I have to add a few words here about the keyboard/piano player here, Bruce Katz. Doug and I saw him come in and spent quite a few minutes discussing whether he was one of the musicians or not. Well was he ever! He played all night, with each group and he was just incredible. He has his own group as well and performs in venues all over the world.

Also, in between each performance we were entertained quite well by Rob Bartlet, from the Imus show. He was really funny, told a lot of great jokes and stories and ya gotta love someone whose first words, in this politically correct, just say no world, to the audience are "Stay away from the brown acid tonight!"

The next and last group was, obviously the Levon Helm Band. First his band members took the stage, Bruce Katz, two horn players, who I barely saw because there was a wood support beam between us, lead guitar Jimmy Vivino, and the drummers from the previous bands. Then, surrounded by several big bodyguard types, Levon Helm walked onto the stage and hopped up onto a stool, strapped on an electric mandolin and launched into a cover of Bruce Springsteen's "Atlantic City" which was included on the Band's 1993 "comeback" album, Jericho. Now I must say here that I was kind of in shock during this song. Of course I knew that Mr. Helm was older now, (he is 65 or so) and that he would surely look different than he did in the Last Waltz or in the images of him that I have seen over the years, but still I wasn't prepared for how much he has aged. It was hard to reconcile the thin, smiling, bearded and somewhat disheveled man from the sixties and seventies with the clean cut, white haired, spry but slightly hunched, grandfatherly looking performer in front of me. I finally got over the visual, and then realized that although he was singing, it wasn't the same sharp, twangy, mournful voice of his youth. Again, I know that voices change over time, but really, he sounded like a different person. The sharpness and edge that he had had was gone. (When I got home I read over his bio again and found out that he had been diagnosed with throat cancer about ten years and that he wasn't able to sing for quite a while). But after noticing that he had the same old big smile on his face and that he exuded an amazing amount of energy and enthusiasm for the music, I made a few mental adjustments and proceeded to thoroughly enjoy the rest of the show. He sang "Evangeline", which was performed with Emmylou Harris on The Last Waltz and was one of my favorites. All throughout this set, the other musicians and singers came and went, performing along on various songs. Their special guest for the evening was blues artist, Little Sammy Davis, whom I had never really heard of, but he was a really wonderful musician (he plays a mean harmonica) as well. After playing the mandolin for a few songs, Mr. Helm moved over to the drums and proceeded to play and sing, just like the old days. The whole room exploded when they launched into "Ophelia", which was about the only Band song that they played. The rest was a variety of old, hootenanny and country bluesy kind of songs and music and the encore was an incredible and energetic cover of "Take Me to the River."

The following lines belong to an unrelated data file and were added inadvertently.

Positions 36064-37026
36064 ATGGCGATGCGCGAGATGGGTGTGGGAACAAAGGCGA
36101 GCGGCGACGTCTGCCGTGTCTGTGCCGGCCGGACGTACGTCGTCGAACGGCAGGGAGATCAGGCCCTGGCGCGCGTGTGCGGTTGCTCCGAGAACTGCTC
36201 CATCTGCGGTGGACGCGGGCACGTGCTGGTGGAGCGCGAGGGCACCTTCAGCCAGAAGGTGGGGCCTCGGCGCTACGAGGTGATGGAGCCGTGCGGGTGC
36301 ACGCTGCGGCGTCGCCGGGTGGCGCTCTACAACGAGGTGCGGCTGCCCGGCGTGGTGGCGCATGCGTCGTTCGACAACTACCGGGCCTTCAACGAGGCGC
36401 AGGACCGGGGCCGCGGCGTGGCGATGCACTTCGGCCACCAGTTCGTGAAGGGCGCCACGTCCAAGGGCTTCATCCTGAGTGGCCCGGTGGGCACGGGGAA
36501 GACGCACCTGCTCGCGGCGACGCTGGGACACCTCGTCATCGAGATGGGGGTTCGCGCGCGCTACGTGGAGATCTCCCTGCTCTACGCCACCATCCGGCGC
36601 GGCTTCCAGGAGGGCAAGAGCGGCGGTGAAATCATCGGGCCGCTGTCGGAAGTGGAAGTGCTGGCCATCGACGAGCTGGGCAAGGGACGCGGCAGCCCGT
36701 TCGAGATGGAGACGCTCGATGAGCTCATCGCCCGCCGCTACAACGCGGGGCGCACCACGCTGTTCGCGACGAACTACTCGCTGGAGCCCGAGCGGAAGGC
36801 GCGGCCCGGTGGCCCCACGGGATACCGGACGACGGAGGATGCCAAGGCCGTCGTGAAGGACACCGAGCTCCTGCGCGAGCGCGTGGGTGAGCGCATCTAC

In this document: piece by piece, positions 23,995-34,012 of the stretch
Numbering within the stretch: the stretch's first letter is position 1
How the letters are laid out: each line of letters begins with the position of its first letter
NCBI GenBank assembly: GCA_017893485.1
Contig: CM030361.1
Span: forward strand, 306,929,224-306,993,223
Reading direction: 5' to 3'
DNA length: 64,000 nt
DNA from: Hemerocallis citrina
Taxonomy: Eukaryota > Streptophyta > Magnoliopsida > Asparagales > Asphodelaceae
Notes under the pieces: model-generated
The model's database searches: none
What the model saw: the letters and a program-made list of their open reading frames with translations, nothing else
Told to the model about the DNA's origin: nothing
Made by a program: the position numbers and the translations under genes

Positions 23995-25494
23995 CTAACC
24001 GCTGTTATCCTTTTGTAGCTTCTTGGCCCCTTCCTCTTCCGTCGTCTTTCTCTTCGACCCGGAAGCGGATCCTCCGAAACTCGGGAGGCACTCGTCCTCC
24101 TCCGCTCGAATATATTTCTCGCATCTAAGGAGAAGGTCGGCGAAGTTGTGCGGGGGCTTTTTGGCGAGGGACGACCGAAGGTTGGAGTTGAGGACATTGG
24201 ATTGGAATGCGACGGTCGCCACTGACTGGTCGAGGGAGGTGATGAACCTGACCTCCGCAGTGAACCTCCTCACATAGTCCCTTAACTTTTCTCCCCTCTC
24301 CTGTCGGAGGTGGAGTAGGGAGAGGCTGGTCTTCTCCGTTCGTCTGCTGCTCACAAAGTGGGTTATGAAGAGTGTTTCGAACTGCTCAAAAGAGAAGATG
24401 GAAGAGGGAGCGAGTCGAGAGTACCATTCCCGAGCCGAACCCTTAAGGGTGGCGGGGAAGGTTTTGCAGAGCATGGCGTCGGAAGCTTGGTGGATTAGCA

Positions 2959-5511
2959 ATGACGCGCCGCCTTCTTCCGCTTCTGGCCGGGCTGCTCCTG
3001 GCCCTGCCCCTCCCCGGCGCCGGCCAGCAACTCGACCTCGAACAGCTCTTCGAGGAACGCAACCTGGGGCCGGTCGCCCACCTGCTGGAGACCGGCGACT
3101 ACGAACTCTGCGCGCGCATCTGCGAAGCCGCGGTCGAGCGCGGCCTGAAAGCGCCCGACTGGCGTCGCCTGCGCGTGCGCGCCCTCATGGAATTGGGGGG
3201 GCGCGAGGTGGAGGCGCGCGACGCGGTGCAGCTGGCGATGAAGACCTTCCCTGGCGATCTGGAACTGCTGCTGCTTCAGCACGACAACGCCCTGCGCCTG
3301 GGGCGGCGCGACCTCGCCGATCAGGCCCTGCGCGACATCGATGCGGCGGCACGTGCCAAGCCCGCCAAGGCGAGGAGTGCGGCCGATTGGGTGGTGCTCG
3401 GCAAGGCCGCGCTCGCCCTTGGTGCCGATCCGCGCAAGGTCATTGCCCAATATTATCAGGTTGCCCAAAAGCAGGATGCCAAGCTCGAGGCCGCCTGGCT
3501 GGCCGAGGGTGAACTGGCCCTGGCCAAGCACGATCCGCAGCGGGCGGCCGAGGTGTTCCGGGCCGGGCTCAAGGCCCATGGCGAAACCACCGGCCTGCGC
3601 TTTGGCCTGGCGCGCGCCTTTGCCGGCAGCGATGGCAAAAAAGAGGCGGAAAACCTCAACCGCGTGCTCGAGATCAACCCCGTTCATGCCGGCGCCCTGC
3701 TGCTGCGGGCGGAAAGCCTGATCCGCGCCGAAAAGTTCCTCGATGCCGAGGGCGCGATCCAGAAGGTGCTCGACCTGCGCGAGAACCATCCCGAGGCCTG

After the show ended, Levon Helm was whisked away by his security guys and we hung around a bit and talked to Alexis Suter and the short Marvin Gaye fellow. Most of the performers were milling around and it was obvious that the whole group was really tight with each other as well as with many members of the audience. It was a really exciting and energetic environment and gave me further inspiration in regards to my form of art, which is one of the things I love about seeing live music.

Next up: Ray LaMontagne in Saratoga on August 17 and we just got our tickets for a concert by Bob Dylan, who will be performing again in Cooperstown on September 2. We are getting a sitter this time (last time he played there we had the kids with us, what a buzzkill!) and plan to stake out our spots in the very front row.

PS. If you're interested, all of the performers that I mentioned have links on this page and you can read more about them.

2 comments:

Omega said...

Do you find that you retain a more vivid memory of a concert if you have written a blog about it?

Tracy said...

Ask me in a few months! These are the first concerts that I have written about and so far it does seem to help me to recall the event better, but we'll see about the long term. I have enjoyed describing them either way.